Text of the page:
> >> It is more efficacious to see if the consequence of comp, believed by
> >> many, are verified by nature.
> > It's the consequences of CTM+Platonism
> For once, that would not change the point. But it is *just* CTM, and
> to define CTM properly, you need CT, and thus you need that minimal
> form of arithmetical realism, just to accept that a machine stop or
> does not stop, in principle.
That's just bivalence, not any metaphysical realism
> That is all I need. I need consciousness for the yes doctor, and I
> show that physics resume to numbers relation, as some physicists
> already agree, but for different reasons. Here, we have something
> more. The reduction of physics to numbers goes through machine's
> epistemology, and this is nice because I get the quanta with the
> qualia, and their as complete as possible mathematics.
If the machine does not exist its "epsitemology" can't be generating
physics minds or anything else.
> >>>>>> By comp, the ontic
> >>>>>> theory of everything is shown to be any theory in which I can
> >>>>>> represent the computable function. The very weak Robinson
> >>>>>> Arithmetic
> >>>>>> is already enough.
> >>>>> I am not interested in haggling over which pixies exist.
> >>>> This may be the root of your problem.
> >>>>>> comp = CTM.
> >>>>> It clearly isn't by the defintiion you gave in
> >>>>> your SANE paper.
> >>>> All right. As I said: comp is CTM + "2 + 2 = 4".
> >>> Nope, mere truth does not buy the immaterial existence of a UD
> >> But from "2+2 = 4" and CT, you can derive the existence of UD.
> > Only the mathematical existence.
> Just what I need, to explain why machine, existing only
> mathematically, will correctly believe in the limit that what they
> called consciousness and why observable matter comes from the
> impossible marriage of addition and multiplication.
Only existig things believe. If mathematical existence=non-existence,
nothing follows about my reality.
> >>>>> Classical logic is just a formal rule.
> >>>> It depends on the realm in which you apply classical logic. In
> >>>> computer science people admit that a running program will either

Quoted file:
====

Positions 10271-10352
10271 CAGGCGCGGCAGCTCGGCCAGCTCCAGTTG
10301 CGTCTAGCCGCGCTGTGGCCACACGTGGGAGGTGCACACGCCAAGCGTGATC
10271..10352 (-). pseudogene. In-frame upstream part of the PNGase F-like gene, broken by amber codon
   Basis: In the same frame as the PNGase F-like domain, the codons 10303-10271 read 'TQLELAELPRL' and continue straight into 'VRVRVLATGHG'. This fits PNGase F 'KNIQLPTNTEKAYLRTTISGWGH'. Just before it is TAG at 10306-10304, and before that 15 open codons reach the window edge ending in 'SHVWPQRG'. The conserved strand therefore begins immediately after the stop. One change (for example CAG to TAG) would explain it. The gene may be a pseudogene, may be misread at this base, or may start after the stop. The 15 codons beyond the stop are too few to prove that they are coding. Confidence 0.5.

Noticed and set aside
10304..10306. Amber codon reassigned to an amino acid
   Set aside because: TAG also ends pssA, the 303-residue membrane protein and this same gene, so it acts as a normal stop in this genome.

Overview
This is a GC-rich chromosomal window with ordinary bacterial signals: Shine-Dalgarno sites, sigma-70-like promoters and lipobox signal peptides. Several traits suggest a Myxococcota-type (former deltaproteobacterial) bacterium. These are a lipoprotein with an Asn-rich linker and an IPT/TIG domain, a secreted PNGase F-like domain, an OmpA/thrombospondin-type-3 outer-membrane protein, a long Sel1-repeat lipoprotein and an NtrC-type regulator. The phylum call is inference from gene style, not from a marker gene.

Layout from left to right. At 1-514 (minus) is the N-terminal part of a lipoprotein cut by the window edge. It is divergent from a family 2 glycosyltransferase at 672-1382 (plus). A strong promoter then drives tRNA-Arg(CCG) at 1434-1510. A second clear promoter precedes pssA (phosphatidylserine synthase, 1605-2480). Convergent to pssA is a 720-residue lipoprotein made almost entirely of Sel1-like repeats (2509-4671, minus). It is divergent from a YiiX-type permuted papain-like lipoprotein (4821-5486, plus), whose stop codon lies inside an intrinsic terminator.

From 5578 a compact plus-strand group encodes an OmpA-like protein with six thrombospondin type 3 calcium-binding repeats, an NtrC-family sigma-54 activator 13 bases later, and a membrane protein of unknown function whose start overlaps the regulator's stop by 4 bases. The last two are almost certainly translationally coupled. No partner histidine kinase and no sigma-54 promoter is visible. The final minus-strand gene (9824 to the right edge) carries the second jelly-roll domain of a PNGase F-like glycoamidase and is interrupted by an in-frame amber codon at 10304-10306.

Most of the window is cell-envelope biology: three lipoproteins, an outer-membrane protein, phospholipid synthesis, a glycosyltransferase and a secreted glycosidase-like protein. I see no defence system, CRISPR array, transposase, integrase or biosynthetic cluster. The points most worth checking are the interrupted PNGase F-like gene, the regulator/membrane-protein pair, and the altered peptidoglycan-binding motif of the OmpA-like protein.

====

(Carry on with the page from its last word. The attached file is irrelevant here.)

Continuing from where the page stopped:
> >>>> halt,
> >>>> or not halt, even in case we don't know. This is a non formal use
> >>>> of
> >>>> classical logic.
> >>> It still does not demonstrate the immaterial existence of computers
> >>> no-one has built.
> >> No one has ever build the prime numbers.
> > No. They were not built. they did not spontaneously spring
> > into being, they do not exist at all.
> To one comment to another one, you contradict yourself.
> Above you agree that the UD, and the prime numbers I presume, exists
> in the mathematical sense, and now you say that prime numbers does not
> exists at all.
I have consistently maintained that mathematical "existence"
is nothign ontologically, any more than Sherlock Holmes'
"existence" is late vitorian London. Is it so hard to grasp
that a word can have different meaning in different contexts?
> Do or do not the UD and prime numbers exists in the mathematical sense?
Sure. But that is fictive. Since real people do not srping from the
of books. I am not springing from a merely mathematically existing UD.
> >>>>> Bivalence is not Platonism
> >>>> Exactly. This is one more reason to distinguish carefully
> >>>> "arithmetical realism" (bivalence in the realm of numbers), and
> >>>> Platonism (something huge in philosophy and theology).
> >>> Even more reason to distinguish between AR qua truth and AR qua
> >>> existence.
> >> Yes, and I use only AR qua truth.
> > Then you cannot come to any valid conclusion about my existence.
> Yes I can, once you say yes to the doctor. It is the whole point of UDA
The UDA can have no point unless the UD really exists.
> And you exists, indeed, but not materially. You are not made from
> *substantial* particles nor waves, particles are made of infinities of
> numbers relations, classified by group theory and white rabbits
> "renormalization", in the CTM at least.
> >> I may ask you what are your evidence for a primary matter, or for
> >> your
> >> notion of AR qua physical existence.
> > You dismiss matterial existence assuming Platonic existence.
> No, I assume material existence to show it epistemologically
> contradictory by a reductio ad absurdo.
Without Platonic existence. there is no UD, and nothing
follows from the UDA
> > I dismiss Platonic existene assuming material existence.
> I don't know what you mean by platonic existence. You certainly don't
> dismiss the idea that classical logic can be used on arithmetical
> propositions, are you?
No. I mean immaterial existence. Somehting exists and it it is't
material (as you say) then it is immaterial. It is up to you to
the explanation of immaterial existence, since I don;t beleive in it.
> > I may not have a proof, but neither do you.
> I propose a proof, and it looks like you don't have read it, because
> you stop at step 0, by using a critics which is irrelevant up to step
> 7, and defeated by step 8. If you read it, tell me where you have the
> feeling that I am wrong.
You can'ty pull out your UD at step 7 withiout justifiying Platonism
at step 0.
> From what I understand, only step 8 should be addressed by you. It is
> the place where *primitive matter* is made non sensical in machine 's
The machine does nto exist, so it has no beliefs.
>Physicalism is incompatible with CTM, that is the
> result. If it is wrong, let me known where the error has been made. I
> am far to pretend no error could be found, but up to now, scientist
> don't find it, and some philosophers dodge the issue. (Thanks to David
> for having taught me the word "dodge" :)